Under the standards for using VE evidence and other reliable occupational information in disability decisions, see Social Security Ruling (SSR) 00–4p, 2000 WL 1898704, at ––––2–4 (Dec. 4, 2000), the ALJ has an affirmative responsibility to ask about “any possible conflict”2 between VE evidence and the DOT, and its companion publication (the SCO), on the requirements of a job or occupation before relying on VE evidence to support a determination of not disabled. See Jones, 619 F.3d at 977–78 (SSR 00–4p mandates that ALJ ask VE whether there is conflict, and to obtain explanation for any such conflict). While the ALJ gave specific directions to the VE before he testified, the record does not reflect whether the VE or the ALJ even recognized the possible conflict between the hypothetical describing a claimant who could reach overhead only occasionally, and DOT job listing # 737.687–026 indicating that a check-weigher job involved constant reaching. Further, the VE did not explain the possible conflict and the ALJ sought no such explanation. See Montgomery v. Chater, 69 F.3d 273, 275–77 (8th Cir.1995) (none of three DOT job listings VE identified were compatible with claimant's abilities as set forth in ALJ's hypothetical, and while VE's task is to determine whether jobs exist for someone with claimant's precise disabilities, VE did not testify that traits of identified jobs varied from way DOT described them). Thus, the Commissioner did not meet her burden, at step five of the sequential evaluation process, of establishing that jobs existed in the economy that Charles was capable of performing. See id. at 277.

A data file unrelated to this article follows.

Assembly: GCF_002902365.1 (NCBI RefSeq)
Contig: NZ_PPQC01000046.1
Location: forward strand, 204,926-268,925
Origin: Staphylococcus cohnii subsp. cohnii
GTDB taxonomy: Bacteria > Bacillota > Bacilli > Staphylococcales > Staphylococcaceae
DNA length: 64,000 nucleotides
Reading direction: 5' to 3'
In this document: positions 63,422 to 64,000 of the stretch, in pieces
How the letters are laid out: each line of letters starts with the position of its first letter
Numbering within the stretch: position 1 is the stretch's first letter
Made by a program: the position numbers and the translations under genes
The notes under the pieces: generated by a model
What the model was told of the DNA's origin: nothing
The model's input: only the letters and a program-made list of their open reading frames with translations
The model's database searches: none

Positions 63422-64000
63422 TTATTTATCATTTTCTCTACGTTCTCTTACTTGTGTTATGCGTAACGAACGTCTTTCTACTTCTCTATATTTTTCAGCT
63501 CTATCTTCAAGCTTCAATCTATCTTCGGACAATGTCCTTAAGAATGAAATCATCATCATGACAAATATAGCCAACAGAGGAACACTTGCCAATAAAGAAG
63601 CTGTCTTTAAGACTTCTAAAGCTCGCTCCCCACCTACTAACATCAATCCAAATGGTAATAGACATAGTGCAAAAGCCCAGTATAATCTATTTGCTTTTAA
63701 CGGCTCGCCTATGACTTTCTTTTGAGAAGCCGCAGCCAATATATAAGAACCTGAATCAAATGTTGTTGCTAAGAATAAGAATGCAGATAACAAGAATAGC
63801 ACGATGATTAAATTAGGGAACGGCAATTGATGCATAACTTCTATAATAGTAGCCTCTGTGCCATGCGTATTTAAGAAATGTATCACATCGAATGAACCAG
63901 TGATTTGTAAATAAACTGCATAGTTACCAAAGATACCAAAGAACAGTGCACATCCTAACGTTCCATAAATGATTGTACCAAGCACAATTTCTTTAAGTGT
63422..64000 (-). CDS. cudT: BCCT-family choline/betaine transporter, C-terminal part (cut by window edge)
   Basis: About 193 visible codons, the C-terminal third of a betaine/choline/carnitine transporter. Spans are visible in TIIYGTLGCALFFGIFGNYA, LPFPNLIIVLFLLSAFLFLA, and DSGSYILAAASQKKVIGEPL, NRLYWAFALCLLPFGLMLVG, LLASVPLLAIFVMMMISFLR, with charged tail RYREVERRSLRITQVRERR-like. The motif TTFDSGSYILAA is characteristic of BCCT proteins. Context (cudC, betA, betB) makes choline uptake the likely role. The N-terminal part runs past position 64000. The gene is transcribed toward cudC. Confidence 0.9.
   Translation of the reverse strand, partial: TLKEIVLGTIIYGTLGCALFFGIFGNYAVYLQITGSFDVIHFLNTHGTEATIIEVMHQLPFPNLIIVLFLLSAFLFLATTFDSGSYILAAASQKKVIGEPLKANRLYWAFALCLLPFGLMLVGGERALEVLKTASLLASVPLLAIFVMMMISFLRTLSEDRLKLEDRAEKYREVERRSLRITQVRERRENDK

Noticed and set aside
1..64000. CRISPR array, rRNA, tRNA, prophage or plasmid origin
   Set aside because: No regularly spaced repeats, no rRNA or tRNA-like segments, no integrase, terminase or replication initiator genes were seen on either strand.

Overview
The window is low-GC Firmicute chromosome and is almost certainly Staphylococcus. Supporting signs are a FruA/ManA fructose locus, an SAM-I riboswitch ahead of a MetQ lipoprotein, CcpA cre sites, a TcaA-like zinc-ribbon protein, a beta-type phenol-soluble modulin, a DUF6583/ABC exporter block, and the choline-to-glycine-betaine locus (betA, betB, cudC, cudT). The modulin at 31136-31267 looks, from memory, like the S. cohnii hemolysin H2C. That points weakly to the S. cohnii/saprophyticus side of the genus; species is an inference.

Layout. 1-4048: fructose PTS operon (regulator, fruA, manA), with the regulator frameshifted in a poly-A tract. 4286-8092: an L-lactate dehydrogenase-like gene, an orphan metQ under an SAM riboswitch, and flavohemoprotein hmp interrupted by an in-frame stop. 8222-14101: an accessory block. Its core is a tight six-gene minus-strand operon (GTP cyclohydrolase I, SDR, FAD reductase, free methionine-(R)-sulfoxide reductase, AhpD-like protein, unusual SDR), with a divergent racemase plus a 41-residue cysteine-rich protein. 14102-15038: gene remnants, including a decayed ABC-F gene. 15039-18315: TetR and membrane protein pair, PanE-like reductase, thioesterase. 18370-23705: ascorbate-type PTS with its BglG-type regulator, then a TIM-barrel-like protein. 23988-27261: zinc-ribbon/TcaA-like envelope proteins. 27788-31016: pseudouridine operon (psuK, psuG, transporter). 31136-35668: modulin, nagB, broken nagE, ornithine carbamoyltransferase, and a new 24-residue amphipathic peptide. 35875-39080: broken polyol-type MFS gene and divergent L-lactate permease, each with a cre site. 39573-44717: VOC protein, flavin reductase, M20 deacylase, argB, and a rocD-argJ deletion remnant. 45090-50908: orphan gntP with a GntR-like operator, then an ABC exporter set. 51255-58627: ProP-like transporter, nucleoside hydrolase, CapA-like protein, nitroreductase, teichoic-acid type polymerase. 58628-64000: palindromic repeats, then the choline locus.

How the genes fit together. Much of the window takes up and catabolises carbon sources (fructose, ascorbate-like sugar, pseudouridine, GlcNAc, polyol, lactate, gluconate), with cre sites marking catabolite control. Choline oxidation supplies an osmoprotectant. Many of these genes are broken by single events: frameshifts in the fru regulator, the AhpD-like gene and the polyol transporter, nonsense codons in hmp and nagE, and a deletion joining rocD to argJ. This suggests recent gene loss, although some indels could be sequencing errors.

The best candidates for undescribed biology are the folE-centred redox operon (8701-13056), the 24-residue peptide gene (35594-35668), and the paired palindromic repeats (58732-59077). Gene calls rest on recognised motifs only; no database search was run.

We vacate the district court's judgment and remand the case with instructions to remand to the Commissioner for further proceedings consistent with this opinion.3
1. The five-step sequence involves determining whether (1) a claimant's work activity, if any, amounts to substantial gainful activity; (2) his impairments, alone or combined, are medically severe; (3) his severe impairments meet or medically equal a listed impairment; (4) his residual functional capacity precludes his past relevant work; and (5) his residual functional capacity permits an adjustment to any other work. The evaluation process ends if a determination of disabled or not disabled can be made at any step. See 20 C.F.R. §§ 404.1520(a)-(g); 416.920(a)-(g).
2. SSR 00–4p uses other phrases to describe a conflict between VE evidence and the DOT/SCO: “conflict,” “any conflict,” “apparent conflict,” “apparent unresolved conflict.” There does not appear to be any difference in the meaning of these phrases, and we use the phrase “possible conflict” to encompass them all.
3. As appellant recognized at oral argument, the necessary resolution of the identified issue may be accomplished by written interrogatories posed to the VE, and thus another administrative hearing may not be required.
BYE, Circuit Judge.